As people jet off for their summer holidays, the question of what you can and can't carry in your luggage is more pressing than ever - especially for those attempting to carry live creatures or unexploded mementoes of war.
It's the age-old problem - you're overseas on a trip, you treat yourself to that large lobster you've always promised yourself, and you need to get it home. What do you do now?
For one passenger at Boston's Logan International Airport, the answer was simply to check it in as part of their luggage allowance. The US Transportation Security Administration has now tweeted a picture of it. as they were so impressed by its size. But as it was checked in using a suitable container, it was allowed to fly.
But not everyone does things by the book - a man returning home to China was found with a live lobster in his hand luggage in March last year.
He'd travelled from Australia via Hong Kong, and somehow had managed to get his cargo as far as his returning airport in Ningbo, in the east of the country, before officials stepped in and confiscated it.
The month before that, two women were filmed in Hong Kong stuffing live lobsters into a holdall. The fate of the creatures, and the women's destination, is not known, but it seems likely that they were destined for a journey of some kind - with no suitable container in sight.
It's not just live things that cause consternation at security checkpoints - the Eurostar has a consistent problem with people trying to bring unexploded shells from both world wars onto its trains.
They're found in France and then attempts are made to bring them over to the UK.
London City Airport commissioned a report last year that found 13% of people in the UK have had to give up an item of hand luggage because it flouted the rules.
Its report also said that two pairs of fluffy handcuffs are confiscated by London City Airport staff every month on average.
Top of the report's confiscated list is snow globes, commonly depicting landmarks from the capital. These break the rule on not transporting more than 100ml of liquid on board a flight in hand luggage.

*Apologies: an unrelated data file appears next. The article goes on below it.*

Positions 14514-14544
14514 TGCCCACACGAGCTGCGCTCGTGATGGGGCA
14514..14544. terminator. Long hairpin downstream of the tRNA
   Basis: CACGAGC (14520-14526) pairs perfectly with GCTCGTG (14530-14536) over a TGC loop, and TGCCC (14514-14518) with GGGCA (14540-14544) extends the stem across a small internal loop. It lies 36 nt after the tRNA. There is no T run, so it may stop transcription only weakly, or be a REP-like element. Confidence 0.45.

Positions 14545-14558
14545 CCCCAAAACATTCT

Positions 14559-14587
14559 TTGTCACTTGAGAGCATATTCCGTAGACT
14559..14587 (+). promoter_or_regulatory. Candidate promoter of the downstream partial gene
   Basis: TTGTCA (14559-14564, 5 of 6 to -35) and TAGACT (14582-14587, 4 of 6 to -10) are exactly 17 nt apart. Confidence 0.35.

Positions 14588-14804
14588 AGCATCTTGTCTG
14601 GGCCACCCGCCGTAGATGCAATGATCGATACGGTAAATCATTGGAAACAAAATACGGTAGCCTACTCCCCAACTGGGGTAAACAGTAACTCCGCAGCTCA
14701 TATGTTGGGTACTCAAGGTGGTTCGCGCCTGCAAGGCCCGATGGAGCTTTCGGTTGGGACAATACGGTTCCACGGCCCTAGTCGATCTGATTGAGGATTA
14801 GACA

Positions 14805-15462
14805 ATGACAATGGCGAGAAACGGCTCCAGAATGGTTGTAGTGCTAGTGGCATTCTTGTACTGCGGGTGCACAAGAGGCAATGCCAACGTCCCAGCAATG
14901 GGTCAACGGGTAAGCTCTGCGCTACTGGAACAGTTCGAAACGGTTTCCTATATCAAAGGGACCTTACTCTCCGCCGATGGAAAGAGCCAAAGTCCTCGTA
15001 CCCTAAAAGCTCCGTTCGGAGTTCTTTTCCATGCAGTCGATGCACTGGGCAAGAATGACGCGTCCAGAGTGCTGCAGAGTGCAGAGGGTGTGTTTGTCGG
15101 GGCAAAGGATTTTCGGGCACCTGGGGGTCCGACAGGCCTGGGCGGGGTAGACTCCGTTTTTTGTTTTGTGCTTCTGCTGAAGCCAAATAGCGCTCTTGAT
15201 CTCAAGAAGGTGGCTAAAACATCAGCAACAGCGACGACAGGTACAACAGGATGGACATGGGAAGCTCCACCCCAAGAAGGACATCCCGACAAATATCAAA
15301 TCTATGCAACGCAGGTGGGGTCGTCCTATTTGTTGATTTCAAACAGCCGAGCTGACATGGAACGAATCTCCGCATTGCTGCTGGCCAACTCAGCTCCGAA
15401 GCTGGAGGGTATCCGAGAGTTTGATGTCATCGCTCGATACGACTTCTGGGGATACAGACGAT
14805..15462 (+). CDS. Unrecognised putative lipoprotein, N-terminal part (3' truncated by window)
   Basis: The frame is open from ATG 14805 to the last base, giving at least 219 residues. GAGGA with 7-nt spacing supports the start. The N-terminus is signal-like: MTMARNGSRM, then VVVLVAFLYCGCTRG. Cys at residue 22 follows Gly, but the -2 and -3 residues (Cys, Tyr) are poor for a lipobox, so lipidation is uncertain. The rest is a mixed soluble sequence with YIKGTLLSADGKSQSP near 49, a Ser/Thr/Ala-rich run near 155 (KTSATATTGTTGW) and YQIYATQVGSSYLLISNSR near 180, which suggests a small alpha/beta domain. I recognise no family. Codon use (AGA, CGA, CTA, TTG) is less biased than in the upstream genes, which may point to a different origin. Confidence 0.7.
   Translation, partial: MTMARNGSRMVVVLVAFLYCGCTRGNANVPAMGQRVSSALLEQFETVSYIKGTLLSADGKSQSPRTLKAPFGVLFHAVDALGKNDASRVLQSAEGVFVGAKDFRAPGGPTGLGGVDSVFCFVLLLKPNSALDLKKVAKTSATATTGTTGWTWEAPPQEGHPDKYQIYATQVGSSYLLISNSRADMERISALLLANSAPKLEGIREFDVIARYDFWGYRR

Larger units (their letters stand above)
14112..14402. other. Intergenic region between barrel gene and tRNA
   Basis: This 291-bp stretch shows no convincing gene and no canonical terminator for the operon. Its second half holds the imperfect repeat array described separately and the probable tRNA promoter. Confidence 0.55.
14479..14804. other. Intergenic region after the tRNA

Also on the airport's banned list are potato forks for fondue sets - because they could be used as a weapon.
A year ago, Essex Police tweeted photographs of an iPhone case that looked like a gun, which caused a bit of consternation at Stansted Airport.
In 2010, Cardiff Airport released a list of items that people had been stopped with.
These included a palm tree in a sand bag, a briefcase full of bricks, two unpacked armchairs and a 10lb frozen turkey.
When security staff asked the passenger about the turkey, they replied: "Why are you making a fuss - will it thaw at 30,000ft?"
The man was told it was illegal to take perishable foodstuffs abroad without proper permission.
Cardiff Airport says that it "hasn't had anything too unusual" of late, but does often prevent "home comfort foods" such as butter - which is classed as a liquid. Also tinned foods like peaches have been prevented from going aboard aircraft.
Other items that aren't allowed in hold luggage when boarding a plane in the UK include the following:
- Lighters (although you can carry one on board)
- E-cigarettes (but allowed in hand luggage)
- Vehicle batteries
- Mace or pepper spray
- Imitation explosive devices (including replica or model guns)